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Cut it out – don’t hinder development (Part 1)
THE UK’s chancellor of the exchequer, George Osborne, likes to make them. As does a butcher with a piece of lean meat. And in business, whenever there’s a gloomy forecast, cuts are on the agenda quicker than Usain Bolt taking on a 100m world record.
Business mentor and behavoural analyst Charles Helliwell believes that business development is a long-term sustainable investment for businesses and that it shouldn’t be jettisoned when the chips are down.
He thinks that owners should ‘recognise that business development is a clearly defined skill, with purpose, clarity and definition.’ Secondly, they should ‘view it as a long-term sustainable investment, which, over time, will pay a steady and ever-improving return.’
Here, Charles gives his personal view on surviving the current downturn. Let us know what you think via a comment linked to this article.
He says: ‘When doom, gloom and despondency reigns in business, the inevitable response is always to make cuts. No surprise here. The media resound with everyday stories of staff cuts, budget cuts and training and development cuts.
‘And yet, at the same time, there is an astounding growth in job advertising for ‘business development’ executives of multiple shapes and sizes. It’s a stereotypical and oh-so predictable response to tough times ahead.
‘During my last 15 years in private practice, I’ve seen at least three to four cycles of ups and downs, during which employers can be relied upon to boost the recruitment industry in their vain and often meaningless search for this mysterious ‘holy grail’. The saviour with the Midas touch, who will single-handedly, with one giant leap, transform a struggling business into a successful one.
‘And why do they keep on repeating the same behaviour and get the same results time after time? For the same reason that we play the lottery, I suspect; if you don’t buy a ticket, you can’t possibly win.
‘However, I submit that as much as the psychology is the same – so are the chances of pulling a winning ticket. And yet, businesses can be relied upon to keep doing it again and again. Just so long as there’s a chance, then it’s worth the gamble. After all, it’s only a small outlay for a potentially sizeable return.
‘I can certainly see the lure and understand the thought processes which drive such decision-making. However, in much the same way as playing the lottery, it really has very little chance of success.
Business Development is not for the faint-hearted. It’s a clear and definable skill which has its roots firmly planted in one-to-one relationship building. And yet, so misunderstood is this role and so misaligned has it become over the years, that the role has become synonymous with something which sits in the twilight zone between sales and marketing.
A role which requires an incumbent to make repeated and unsolicited calls to leads and potential customers, armed with a brochure or sales pitch of the latest product or service offering.
‘The ultimate door-knocker, if you will. The snake oil salesman of yesteryear; and if that’s not bad enough, businesses which err towards a marketing bent, often swamp leads or potential customers with so much useless and confusing collateral, that they barely know what it is they are being asked to consider. Both approaches are about as useless as baling water out of the Titanic with a saucepan.’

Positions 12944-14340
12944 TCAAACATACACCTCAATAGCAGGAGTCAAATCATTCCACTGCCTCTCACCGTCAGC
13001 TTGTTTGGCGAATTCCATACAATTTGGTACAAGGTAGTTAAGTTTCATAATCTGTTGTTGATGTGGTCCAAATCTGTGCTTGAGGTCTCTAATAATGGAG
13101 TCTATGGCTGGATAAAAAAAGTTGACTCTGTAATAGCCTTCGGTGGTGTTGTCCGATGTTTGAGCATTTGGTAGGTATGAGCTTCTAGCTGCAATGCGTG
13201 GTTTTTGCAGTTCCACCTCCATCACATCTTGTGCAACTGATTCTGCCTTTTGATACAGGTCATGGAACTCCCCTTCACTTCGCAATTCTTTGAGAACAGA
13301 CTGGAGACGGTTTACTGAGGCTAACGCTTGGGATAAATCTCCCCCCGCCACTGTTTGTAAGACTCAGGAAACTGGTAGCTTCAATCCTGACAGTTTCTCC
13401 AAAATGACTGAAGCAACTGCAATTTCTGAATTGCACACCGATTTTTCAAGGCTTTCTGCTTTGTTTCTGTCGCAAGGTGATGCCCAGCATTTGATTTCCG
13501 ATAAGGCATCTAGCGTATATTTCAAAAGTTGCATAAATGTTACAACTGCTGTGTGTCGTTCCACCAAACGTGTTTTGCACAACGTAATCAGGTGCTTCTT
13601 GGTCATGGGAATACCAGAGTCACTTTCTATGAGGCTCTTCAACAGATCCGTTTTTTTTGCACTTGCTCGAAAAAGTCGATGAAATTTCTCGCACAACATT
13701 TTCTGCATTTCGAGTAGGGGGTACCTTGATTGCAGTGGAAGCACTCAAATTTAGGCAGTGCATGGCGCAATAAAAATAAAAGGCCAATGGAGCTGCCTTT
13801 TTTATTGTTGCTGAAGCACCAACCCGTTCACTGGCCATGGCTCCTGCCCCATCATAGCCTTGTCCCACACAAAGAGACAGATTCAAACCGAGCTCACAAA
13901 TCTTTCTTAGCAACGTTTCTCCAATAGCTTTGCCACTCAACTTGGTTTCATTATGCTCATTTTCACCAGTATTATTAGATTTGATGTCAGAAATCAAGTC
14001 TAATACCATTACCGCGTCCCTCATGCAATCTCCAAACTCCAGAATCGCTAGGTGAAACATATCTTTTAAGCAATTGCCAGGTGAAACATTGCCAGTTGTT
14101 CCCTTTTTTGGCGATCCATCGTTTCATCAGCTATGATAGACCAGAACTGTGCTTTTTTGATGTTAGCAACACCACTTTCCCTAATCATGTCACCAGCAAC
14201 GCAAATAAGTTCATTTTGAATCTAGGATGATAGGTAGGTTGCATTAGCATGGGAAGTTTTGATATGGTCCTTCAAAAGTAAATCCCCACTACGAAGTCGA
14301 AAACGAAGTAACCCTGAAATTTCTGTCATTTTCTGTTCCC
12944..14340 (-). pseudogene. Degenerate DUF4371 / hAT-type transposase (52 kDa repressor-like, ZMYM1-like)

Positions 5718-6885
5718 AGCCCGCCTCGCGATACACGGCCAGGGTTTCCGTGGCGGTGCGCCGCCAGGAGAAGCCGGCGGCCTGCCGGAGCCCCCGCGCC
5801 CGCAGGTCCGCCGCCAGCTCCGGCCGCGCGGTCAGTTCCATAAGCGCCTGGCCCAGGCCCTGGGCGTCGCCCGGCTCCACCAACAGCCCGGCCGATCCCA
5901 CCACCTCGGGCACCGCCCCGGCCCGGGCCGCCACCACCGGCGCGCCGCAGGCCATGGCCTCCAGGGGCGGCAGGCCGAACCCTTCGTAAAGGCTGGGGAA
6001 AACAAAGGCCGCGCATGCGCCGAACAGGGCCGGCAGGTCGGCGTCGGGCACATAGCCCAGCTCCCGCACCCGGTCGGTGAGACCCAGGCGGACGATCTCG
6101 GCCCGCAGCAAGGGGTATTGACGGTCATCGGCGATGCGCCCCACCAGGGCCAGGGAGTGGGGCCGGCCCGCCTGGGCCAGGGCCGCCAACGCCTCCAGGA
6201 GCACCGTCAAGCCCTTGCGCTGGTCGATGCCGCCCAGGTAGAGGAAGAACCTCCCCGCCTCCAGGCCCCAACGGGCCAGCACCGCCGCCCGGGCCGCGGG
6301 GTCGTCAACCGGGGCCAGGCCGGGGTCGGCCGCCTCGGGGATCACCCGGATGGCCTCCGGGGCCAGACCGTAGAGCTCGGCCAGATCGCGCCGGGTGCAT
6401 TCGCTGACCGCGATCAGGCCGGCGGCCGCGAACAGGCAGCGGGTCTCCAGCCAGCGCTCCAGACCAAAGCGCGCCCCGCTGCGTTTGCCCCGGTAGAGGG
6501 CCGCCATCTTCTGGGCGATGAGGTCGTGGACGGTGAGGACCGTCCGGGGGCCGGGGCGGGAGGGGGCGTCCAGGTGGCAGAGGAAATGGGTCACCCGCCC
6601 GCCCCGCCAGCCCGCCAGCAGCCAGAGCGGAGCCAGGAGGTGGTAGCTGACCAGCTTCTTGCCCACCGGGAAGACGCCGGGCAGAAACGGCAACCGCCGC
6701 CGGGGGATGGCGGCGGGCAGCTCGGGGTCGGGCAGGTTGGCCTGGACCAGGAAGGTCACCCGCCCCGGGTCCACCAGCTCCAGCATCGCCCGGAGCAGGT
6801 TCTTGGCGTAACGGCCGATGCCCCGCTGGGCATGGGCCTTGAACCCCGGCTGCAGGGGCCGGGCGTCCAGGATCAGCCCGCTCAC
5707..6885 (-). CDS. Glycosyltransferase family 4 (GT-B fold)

So, is there a better way? Charles believes there is. He continues: ‘It’s guaranteed to give every business the best possible chance of surviving and beating a downturn.
‘As well as the skill aspect, and recognising it’s an investment, recruit and develop a talent pool of those who are the most natural and gifted relationship-builders, from whatever discipline they come from, and set them to work on forging long-term ‘trusted partner’ status with your key existing and target potential clients.
‘Give them the freedom to operate outside of constraining and restrictive targets and work practices and reward them on their skill and ability in maintaining an ongoing dialogue with their clients.
‘It’s this dialogue which is key to sustainability and which, ultimately, propels them and the business into trusted partner status. The most successful business developers don’t actually sell anything; they don’t need to, because their clients are only too happy to buy from them, as and when the opportunity arises.
‘And what’s even better, is that they continue to buy, again and again and again. Just so long as there’s trust, there will always be a return. It may not be immediate and it may not scoop the jackpot, but it will be consistent and reliable.
‘What value does this level of consistency and reliability have in the current economic climate? Well, just like any solid and worthwhile investment, it requires time, patience and good judgement, which might well be a better bet than a weekly punt on the lottery.’
That’s Charles Helliwell’s thoughts, now, what do you think? Let us know, here.
I think Charles has a decent point. There are too many businesses who look for the easy option in making sure they cut out costs when viewing the long-term benefits of such cost-cutting.Surely a business can only thrive though its people and therefore they need to be looked after and helped in their training and development.
That's the trouble with businesses. They rarely keep the things they should be keeping in a crisis. Your staff and the most important aspect of your business, internally, because they are the front line and are dealing with the most important thing externally, the customers. So training them is such an important thing to do and to keep that level of training going for the benefit of company and employee.